(25th December 1704)
A Clever Change of Clothes Saves the Day Guruji's presence at Gulaba's house has been noticed by his neighbours. Gulaba is scared lest the Mughal forces come to know about it. He has refused shelter to Guruji and asks him to leave. There is no resentment or sorrow at Gulaba's lack of heart. Before leaving Guruji wants to meet Gurdevi, the lady, who has been yearning to meet the Master for whom she has been weaving cloth for some time. The Master brings joy to Gurdevi by visiting her and accepting the cloth. At the suggestion of the two Muslim followers, who have also joined him, the cloth is dyed in blue, made into robes and all six (including Guruji) dress up as Muslim faqirs.
Four of them carry him in a litter with one Sikh waving a Chauri over him. For all, the Master is now the 'Uch Da Pir' or Spiritual Chief of the Saints of Uch. (Thus disguised as a Muslim Sant they travel in safety towards Hehar in Ludhiana District, Raikot, Jatpura, and finally to Dina where Guruji stayed for quite some time wroting his Zafarnama. (was this was a lesson that Bhagat Singh learned well?)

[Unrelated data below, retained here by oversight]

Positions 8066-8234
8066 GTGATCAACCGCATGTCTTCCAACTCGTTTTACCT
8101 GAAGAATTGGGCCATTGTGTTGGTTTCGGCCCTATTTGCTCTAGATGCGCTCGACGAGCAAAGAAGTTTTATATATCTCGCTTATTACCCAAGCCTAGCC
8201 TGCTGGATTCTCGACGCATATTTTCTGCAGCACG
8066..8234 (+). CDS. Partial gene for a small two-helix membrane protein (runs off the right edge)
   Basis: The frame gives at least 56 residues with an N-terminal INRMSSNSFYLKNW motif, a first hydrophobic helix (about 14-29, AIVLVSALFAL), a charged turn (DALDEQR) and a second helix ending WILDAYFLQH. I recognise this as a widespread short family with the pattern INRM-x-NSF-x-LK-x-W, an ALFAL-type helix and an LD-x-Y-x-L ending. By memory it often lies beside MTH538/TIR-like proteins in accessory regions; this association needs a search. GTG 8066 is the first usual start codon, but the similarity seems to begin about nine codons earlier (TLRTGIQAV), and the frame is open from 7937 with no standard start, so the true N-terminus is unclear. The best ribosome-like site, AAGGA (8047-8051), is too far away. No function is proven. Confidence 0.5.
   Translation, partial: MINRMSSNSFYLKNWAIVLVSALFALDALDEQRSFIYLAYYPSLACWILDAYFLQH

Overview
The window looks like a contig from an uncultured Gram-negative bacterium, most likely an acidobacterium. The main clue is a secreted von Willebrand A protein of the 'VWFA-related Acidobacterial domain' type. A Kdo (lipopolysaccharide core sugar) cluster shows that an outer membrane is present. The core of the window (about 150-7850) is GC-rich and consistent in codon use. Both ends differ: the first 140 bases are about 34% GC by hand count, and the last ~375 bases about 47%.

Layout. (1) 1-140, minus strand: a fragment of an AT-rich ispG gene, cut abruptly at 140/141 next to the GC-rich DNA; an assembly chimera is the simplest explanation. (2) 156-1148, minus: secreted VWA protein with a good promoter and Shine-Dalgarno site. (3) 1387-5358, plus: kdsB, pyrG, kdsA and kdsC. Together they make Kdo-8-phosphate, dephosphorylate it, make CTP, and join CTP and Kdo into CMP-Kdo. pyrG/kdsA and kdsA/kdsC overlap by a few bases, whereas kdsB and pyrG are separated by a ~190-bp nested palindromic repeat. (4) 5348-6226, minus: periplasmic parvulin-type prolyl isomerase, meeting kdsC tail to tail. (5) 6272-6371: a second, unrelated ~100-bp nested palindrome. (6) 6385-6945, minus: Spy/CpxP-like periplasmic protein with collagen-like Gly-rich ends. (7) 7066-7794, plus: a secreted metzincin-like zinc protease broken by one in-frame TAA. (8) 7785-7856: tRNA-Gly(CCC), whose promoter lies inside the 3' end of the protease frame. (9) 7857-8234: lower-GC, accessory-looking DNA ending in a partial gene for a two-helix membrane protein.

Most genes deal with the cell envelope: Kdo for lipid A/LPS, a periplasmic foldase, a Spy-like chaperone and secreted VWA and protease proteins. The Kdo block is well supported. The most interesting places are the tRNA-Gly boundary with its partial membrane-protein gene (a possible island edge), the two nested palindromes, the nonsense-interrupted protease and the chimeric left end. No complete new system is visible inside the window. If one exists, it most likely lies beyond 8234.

Back at Sirhind
The young Sahibzadas have been summoned before Wazir Khan, the Governor of Sirhind. Before leaving the fort of the confinement, their grand mother exhorts them to be true to the ideals of their grandfather and father. On reaching the court of the Governor, the young souls refuse to bow before him when asked to do so. Both brothers are cajoled in an attempt to have them take up Islam, the offer of conversion is refused, with a firm no. They are offered the best of life if they change their religion. Their reply that they will prefer to die rather than live as apostates, infuriates the Governor who thunders that he will give them one more day to think; they are warned if they don't change their views they will be tortured. The Sahibzadas are taken back to the fort.